European law being in constant evolution, it is recommended to look up the latest updates on the websites of the french Ministry of Agriculture and of the british Department for Environment, Food & Rural Affairs.
European regulation No. 998/2003 on the non-commercial movements of pet animals (dogs, cats and ferrets) was implemented in 2004 and harmonizes health requirements for these movements.
These are, in order:
1. Identification: clearly readable tattoo or microchip under the skin (this is an electronic identification system).
2. Valid vaccination against rabies (first vaccination and boosters).
(1. and 2. are specified in the passport.)
3. An EU pet Passport attesting valid rabies vaccination delivered by a Government-approved vet (in the UK, a local veterinary inspector). The passport also provides for a record of other past vaccinations, but a valid rabies vaccination will be the sole requirement for pets from EU Member States to enter into France. The European Pet Passport is the only document accepted by the French authorities. A Pet Travel Scheme (PETS) certificate is not valid for entry into France.
Please note: Since 20 May 2005, pets under three months old and not vaccinated against rabies are not allowed to enter into France. The animal is allowed to enter into France 21 days after its first full anti-rabies vaccination.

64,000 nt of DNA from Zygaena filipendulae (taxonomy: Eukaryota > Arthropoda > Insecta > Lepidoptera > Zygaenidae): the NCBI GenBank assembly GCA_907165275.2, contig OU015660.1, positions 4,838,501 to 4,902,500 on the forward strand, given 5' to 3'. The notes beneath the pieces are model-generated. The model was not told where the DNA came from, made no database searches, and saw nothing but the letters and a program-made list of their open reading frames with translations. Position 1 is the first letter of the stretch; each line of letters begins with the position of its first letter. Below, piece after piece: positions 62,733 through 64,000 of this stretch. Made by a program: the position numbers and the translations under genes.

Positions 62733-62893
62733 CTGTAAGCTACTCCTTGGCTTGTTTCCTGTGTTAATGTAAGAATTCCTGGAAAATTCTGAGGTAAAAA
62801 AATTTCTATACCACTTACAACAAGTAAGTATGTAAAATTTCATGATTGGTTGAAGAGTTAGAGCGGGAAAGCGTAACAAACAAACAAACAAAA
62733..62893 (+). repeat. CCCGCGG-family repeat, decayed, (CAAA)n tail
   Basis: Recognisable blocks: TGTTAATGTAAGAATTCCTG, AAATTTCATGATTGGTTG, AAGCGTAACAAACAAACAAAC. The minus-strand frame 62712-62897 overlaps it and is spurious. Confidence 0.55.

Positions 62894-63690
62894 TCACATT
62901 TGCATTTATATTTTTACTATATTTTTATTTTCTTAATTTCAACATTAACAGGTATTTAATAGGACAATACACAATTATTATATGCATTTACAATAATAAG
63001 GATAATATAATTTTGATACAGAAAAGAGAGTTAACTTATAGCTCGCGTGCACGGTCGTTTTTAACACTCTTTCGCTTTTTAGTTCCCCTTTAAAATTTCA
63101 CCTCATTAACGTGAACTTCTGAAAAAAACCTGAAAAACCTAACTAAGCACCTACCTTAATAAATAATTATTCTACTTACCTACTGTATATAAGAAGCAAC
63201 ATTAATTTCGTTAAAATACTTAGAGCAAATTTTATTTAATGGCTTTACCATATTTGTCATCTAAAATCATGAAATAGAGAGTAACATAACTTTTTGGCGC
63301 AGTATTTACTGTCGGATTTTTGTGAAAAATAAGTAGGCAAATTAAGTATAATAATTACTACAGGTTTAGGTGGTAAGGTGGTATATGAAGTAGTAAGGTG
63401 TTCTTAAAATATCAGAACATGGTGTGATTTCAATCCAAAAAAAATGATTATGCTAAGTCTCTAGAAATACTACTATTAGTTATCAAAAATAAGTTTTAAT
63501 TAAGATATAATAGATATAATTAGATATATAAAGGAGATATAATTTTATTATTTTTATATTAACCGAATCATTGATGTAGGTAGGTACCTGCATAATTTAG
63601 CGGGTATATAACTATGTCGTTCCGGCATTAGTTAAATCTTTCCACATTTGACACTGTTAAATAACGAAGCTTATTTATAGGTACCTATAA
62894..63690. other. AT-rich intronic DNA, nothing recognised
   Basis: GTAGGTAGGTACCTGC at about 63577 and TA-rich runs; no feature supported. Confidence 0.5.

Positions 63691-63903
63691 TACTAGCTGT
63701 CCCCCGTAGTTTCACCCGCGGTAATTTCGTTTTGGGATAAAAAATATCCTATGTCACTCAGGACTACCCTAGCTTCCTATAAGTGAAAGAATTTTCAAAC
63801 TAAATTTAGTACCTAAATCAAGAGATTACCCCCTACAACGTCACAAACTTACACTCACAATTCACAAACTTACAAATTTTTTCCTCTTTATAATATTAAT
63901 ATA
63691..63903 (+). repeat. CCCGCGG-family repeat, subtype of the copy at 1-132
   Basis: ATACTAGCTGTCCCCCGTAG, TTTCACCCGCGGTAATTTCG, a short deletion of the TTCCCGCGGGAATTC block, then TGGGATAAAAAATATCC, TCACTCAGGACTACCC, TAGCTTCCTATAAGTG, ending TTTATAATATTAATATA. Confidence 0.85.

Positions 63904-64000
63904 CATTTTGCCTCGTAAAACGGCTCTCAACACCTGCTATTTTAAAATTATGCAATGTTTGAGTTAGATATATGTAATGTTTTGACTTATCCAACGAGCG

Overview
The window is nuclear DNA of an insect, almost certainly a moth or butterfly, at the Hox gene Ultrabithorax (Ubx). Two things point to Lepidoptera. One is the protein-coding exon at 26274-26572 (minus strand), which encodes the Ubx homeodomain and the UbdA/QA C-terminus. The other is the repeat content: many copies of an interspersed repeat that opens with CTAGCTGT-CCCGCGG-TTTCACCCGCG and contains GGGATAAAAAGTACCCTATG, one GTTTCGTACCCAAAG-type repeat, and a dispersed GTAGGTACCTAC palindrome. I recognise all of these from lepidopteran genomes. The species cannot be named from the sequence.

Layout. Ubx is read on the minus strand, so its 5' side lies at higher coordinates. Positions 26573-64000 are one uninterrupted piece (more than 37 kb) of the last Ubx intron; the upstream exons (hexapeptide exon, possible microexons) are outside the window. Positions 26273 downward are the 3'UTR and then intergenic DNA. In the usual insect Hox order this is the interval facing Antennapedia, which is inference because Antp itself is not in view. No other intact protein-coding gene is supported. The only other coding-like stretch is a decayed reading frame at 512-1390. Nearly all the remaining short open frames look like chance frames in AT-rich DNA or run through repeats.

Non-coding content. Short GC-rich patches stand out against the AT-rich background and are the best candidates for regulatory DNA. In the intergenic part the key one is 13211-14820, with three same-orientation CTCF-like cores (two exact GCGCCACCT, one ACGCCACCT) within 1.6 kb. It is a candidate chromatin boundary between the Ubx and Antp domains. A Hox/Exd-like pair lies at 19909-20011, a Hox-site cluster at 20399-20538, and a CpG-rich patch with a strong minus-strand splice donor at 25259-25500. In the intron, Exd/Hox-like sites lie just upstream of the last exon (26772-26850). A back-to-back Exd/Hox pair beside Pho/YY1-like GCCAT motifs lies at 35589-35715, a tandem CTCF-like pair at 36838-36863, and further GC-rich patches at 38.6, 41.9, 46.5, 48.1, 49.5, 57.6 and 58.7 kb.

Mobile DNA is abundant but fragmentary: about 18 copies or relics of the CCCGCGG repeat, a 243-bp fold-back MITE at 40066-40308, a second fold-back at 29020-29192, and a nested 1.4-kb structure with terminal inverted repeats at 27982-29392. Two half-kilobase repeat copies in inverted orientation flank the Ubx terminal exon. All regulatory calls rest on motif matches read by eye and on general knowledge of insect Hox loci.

Please see the French Ministry for Agriculture PDF document for further information.
You can find a registered veterinary surgeon in the UK by visiting _ http://www.yell.com.
More generally, treatments for tapeworms and ticks are not compulsory but they are advisable.
When taking your pet overseas, we would recommend that you bring an updated vaccination record of the pet and that your animal is treated against diseases that are widespread in Europe such as:
Please talk to your veterinary surgeon on this matter.
If you are returning to the UK with your pet after travelling to France, you must comply with additional health requirements to conform with British regulations. Please note that the microchipping, vaccination and blood test must be carried out in this order.
1/ Identification of your animal: microchip under the skin only, as British authorities do not accept identification by tattoo.
2/ A valid vaccination against rabies (first vaccination and boosters). Animals must be at least 3 months old before being vaccinated.
3/ For dogs and cats, a successful blood test (verifying that the vaccine has given sufficient protection against rabies) carried out by an EU-approved laboratory. A minimum period of 6 months must elapse between the date of the blood test giving a satisfactory result and the arrival of the pet in the United Kingdom. The blood test and 6 month wait do not apply to ferrets.
4/ An EU pet passport issued by a Government-approved vet (in France, a vet who has the “mandat sanitaire).
5/ Treatment against parasites (ticks and tapeworms) between 24 and 48 hours before your pet is checked-in to travel to the UK. The details of the treatment must be recorded on an official certificate of treatment or in the pet passport.